Opitergium, [Note] Concordia, Atria, [Note] Vicetia, [Note] as well as some smaller cities, are less annoyed by the marshes: they communicate by small navigable canals with the sea. They say that Atria was formerly a famous city, from which the Adriatic Gulf, with a slight variation, received its name. Aquileia, which is the nearest to the head [of the gulf], was founded by the Romans, [Note] to keep in check the barbarians dwelling higher up. You may navigate transport ships to it up the river Natisone for more than sixty stadia. This is the trading city with the nations of Illyrians who dwell round the Danube. Some deal in marine merchandise, and carry in waggons wine in wooden casks and oil, and others exchange slaves, cattle, and hides. Aquileia is without the limits of the Heneti, their country being bounded by a river which flows from the mountains of the Alps, and is navigable for a distance of 1200 stadia, as far as the city of Noreia, [Note] near to where Cnæus Carbo was defeated in his attack upon the Kimbrians. [Note] This place contains fine stations for gold washing and iron-works. At the very head of the Adriatic is the Timavum, [Note] a temple consecrated to Diomede, worthy of notice. For it contains a harbour and a fine grove, with seven springs of fresh water, which fall into the sea in a broad, deep river. [Note] Polybius, however, says that, with the exception of one, they are all salt springs, and that it is on this account the place is called by the inhabitants—the source and mother of the sea. Posidonius, on the other hand, tells us that the river Timavo, after flowing from the mountains, precipitates itself into a chasm,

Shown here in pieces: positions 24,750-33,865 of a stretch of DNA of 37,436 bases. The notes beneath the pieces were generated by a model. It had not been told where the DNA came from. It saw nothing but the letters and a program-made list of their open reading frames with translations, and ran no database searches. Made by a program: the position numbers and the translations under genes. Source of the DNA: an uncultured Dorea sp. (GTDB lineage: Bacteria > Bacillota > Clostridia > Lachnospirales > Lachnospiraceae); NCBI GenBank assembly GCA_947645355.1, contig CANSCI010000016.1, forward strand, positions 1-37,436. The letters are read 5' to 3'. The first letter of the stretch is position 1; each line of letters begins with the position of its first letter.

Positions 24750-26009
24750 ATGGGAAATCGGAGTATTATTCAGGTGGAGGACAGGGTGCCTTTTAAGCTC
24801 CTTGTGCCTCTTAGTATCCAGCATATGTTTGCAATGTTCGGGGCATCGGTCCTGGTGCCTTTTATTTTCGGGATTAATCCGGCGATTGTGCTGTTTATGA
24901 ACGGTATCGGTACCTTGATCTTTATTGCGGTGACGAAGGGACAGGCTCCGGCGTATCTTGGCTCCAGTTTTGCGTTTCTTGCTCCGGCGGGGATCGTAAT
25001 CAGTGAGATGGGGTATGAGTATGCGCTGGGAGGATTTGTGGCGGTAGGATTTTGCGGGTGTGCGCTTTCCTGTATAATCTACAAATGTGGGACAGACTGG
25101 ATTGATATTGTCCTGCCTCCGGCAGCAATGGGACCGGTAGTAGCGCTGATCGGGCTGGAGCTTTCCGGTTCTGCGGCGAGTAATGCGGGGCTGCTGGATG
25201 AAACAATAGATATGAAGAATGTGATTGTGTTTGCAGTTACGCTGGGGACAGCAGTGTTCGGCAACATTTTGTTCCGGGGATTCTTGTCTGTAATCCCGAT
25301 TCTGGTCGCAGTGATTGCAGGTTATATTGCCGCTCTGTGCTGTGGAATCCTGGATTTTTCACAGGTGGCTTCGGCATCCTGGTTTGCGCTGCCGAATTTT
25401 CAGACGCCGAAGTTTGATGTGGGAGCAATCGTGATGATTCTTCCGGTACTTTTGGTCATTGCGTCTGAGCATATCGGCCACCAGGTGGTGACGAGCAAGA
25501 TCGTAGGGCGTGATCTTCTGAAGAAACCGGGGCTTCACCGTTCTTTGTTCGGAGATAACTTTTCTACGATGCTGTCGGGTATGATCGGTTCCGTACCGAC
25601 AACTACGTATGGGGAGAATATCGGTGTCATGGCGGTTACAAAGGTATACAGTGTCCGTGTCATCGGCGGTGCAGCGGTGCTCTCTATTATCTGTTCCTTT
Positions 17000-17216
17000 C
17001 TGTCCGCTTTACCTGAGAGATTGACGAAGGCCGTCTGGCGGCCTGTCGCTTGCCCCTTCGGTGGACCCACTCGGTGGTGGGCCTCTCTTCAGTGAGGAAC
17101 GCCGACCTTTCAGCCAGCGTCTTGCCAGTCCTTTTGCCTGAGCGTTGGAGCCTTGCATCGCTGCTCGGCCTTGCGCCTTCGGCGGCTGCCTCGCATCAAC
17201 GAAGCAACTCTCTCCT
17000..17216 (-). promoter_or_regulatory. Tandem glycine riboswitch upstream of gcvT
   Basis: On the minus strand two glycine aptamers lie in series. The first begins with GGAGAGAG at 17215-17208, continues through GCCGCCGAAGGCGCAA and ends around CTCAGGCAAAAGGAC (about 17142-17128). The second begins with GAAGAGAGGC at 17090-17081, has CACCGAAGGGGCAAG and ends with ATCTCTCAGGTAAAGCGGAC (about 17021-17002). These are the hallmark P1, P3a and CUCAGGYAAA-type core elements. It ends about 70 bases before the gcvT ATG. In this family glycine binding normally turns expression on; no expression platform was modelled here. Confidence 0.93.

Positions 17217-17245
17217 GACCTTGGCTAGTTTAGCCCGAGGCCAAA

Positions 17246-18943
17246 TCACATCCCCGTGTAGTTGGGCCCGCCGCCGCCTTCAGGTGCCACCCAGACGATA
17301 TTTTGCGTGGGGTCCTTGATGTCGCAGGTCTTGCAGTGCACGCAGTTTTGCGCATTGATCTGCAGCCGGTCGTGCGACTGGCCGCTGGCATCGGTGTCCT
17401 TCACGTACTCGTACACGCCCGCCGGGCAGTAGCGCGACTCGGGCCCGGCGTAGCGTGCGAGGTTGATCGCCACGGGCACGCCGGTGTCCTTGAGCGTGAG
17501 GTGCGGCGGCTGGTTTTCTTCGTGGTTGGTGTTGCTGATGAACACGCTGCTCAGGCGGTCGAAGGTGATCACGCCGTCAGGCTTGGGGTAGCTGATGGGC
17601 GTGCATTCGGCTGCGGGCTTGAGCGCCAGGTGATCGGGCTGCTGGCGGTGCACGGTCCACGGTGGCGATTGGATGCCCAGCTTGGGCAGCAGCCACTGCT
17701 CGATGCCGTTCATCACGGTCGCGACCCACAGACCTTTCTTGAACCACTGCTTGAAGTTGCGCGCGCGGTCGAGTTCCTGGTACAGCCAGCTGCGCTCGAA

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and after flowing under ground about 130 stadia, discharges itself into the sea. 5.1.9

That Diomedes did hold sovereignty over the country around this sea, [Note] is proved both by the Diomedean islands, [Note] and the traditions concerning the Daunii and Argos-Hippium. [Note] Of these we shall narrate as much as may be serviceable to history, and shall leave alone the numerous falsehoods and myths; such, for instance, as those concerning Phaethon and the Heliades [Note] changed into alders near the [river] Eridanus, which exists no where, although said to be near the Po; [Note] of the islands Electrides, opposite the mouths of the Po, and the Meleagrides, [Note] found in them; none of which things exist in these localities. [Note] However, some have narrated that honours are paid to Diomedes amongst the Heneti, and that they sacrifice to him a white horse; two groves are likewise pointed out, one [sacred] to the Argian Juno, and the other to the ætolian Diana. They have too, as we might expect, fictions concerning these groves; for instance, that the wild beasts in them grow tame, that the deer herd with wolves, and they suffer men to approach and stroke them; and that when pursued by dogs, as soon as they have reached these groves,